Swan Upping

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The Queen's Swan Uppers (right), on the Thames at Abingdon
The skiffs surround the swans so that they can be more easily caught.

Swan upping is an annual ceremony in England in which mute swans on the River Thames are rounded up, caught, ringed, and then released.

By prerogative right, the British Crown enjoys ownership of all unmarked mute swans in open water. Rights over swans may, however, be granted to a subject by the Crown (accordingly they may also be claimed by prescription.)[1] The ownership of swans in a given body of water was commonly granted to landowners up to the 16th century. The only bodies still to exercise such rights are two livery companies of the City of London. Thus the ownership of swans in the Thames is shared equally among the Crown, the Vintners' Company and the Dyers' Company.

Swan upping is the traditional means by which the swans on the Thames are apportioned among the three proprietors. Its main practical purposes today are to conduct a census of swans and check their health. It occurs annually during the third week of July. Over five days, the Queen's, Vintners' and the Dyers' respective swan uppers row up the river in skiffs. Swans caught by the Queen's swan uppers under the direction of the Swan Marker are left unmarked, except for a ring linked to the database of the British Trust for Ornithology (BTO). Those caught by the Dyers and Vintners are identified as theirs by means of a further ring on the other leg. Originally, rather than being ringed, the swans would be marked on the bill, a practice reflected in the pub name The Swan with Two Necks, a corruption of "The Swan with Two Nicks".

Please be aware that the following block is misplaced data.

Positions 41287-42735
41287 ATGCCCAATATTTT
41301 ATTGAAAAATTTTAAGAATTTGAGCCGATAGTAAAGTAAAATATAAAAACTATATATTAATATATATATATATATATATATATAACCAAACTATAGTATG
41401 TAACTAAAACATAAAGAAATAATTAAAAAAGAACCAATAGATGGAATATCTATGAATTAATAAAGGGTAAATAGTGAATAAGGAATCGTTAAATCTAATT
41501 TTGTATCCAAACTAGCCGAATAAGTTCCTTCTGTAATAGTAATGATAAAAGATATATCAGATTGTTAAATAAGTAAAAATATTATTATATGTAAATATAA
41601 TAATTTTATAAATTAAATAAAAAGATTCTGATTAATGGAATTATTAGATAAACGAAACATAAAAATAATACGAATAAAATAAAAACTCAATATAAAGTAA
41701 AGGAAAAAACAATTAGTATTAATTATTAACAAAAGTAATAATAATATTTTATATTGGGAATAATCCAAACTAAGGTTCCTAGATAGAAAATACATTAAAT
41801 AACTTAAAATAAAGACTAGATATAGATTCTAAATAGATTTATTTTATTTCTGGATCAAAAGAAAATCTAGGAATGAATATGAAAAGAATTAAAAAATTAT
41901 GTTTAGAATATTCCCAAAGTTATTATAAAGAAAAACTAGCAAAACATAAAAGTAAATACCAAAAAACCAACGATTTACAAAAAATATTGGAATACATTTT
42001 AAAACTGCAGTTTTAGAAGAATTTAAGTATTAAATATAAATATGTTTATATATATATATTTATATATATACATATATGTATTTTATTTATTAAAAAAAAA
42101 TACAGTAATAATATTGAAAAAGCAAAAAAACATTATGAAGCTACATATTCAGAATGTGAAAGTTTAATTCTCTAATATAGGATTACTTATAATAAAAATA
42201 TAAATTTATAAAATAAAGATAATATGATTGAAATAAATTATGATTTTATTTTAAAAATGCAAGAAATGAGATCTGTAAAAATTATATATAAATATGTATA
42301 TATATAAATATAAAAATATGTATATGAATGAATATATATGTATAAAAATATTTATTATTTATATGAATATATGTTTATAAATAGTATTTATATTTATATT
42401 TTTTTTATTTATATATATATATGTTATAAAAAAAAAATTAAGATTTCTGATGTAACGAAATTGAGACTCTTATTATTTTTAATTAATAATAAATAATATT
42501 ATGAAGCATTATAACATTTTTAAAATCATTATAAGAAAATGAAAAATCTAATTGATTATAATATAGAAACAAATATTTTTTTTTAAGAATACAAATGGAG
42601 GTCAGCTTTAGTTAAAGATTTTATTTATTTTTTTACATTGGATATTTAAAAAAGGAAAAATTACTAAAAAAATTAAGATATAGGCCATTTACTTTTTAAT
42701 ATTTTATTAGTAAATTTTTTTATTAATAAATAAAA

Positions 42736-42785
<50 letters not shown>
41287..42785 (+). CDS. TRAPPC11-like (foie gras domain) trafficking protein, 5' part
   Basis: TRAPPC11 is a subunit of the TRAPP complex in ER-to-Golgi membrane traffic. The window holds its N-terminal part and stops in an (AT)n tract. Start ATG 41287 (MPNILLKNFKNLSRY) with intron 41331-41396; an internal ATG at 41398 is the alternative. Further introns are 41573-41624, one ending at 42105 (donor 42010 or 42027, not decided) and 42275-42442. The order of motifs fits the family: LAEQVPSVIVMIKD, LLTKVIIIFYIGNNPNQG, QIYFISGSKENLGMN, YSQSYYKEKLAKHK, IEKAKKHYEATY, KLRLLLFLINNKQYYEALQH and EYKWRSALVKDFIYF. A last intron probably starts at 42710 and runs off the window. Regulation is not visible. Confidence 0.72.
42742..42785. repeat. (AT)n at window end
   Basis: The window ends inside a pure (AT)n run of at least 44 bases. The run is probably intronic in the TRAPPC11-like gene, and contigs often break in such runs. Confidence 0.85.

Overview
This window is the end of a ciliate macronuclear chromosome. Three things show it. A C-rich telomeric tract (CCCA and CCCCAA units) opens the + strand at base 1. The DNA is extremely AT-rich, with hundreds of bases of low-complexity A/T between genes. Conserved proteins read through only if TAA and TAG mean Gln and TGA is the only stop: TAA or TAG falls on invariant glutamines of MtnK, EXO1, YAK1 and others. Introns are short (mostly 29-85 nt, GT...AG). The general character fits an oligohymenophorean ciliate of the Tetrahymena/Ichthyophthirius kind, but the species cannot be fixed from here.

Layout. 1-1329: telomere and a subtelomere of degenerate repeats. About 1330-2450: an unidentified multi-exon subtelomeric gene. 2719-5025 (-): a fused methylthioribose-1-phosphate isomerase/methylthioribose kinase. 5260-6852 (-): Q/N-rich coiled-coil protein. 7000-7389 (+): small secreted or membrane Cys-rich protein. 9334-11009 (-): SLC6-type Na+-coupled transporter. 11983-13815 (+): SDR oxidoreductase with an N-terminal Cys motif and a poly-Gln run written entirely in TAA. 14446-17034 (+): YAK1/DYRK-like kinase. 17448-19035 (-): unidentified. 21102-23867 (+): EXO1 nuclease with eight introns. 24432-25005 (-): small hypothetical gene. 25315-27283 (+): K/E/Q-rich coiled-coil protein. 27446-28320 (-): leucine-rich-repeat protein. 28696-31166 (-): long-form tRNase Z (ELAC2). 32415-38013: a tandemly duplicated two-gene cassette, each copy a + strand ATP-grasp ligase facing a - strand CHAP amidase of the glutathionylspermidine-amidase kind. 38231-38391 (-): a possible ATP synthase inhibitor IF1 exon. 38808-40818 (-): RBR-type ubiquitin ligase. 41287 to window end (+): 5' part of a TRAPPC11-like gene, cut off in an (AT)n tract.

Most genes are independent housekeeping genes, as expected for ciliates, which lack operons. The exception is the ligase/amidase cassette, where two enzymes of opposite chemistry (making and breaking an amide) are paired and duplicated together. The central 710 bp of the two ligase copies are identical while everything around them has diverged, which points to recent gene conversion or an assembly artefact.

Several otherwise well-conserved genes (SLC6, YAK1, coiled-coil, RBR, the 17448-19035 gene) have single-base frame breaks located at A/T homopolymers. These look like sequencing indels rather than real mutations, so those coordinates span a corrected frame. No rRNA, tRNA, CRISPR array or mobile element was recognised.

On 20 July 2009, Queen Elizabeth II, as "Seigneur of the Swans," attended the Swan Upping ceremony for the first time in her reign. This was the first time that the monarch had personally watched the ceremony in centuries.

In 2012, because of flooding of the river from adverse weather, the ceremony was cancelled between Sunbury-on-Thames and Windsor, "for the first time in its 900-year history".[2]

See also


  1. ^ The Case of Swans (1592) 7 Co. Rep. 15b
  2. ^ "Windsor Swan Upping ceremony cancelled due to flooding". BBC News. 
  • Norman Frederic Ticehurst, The Mute Swan in England: Its History, and the Ancient Custom of Swan Keeping (1957).

External links

Media related to Swan Upping at Wikimedia Commons

  • The Royal Windsor website
  • The official British Monarchy website - Swan Upping
  • Vintners' Company website
  • Swan Upping at Cookham
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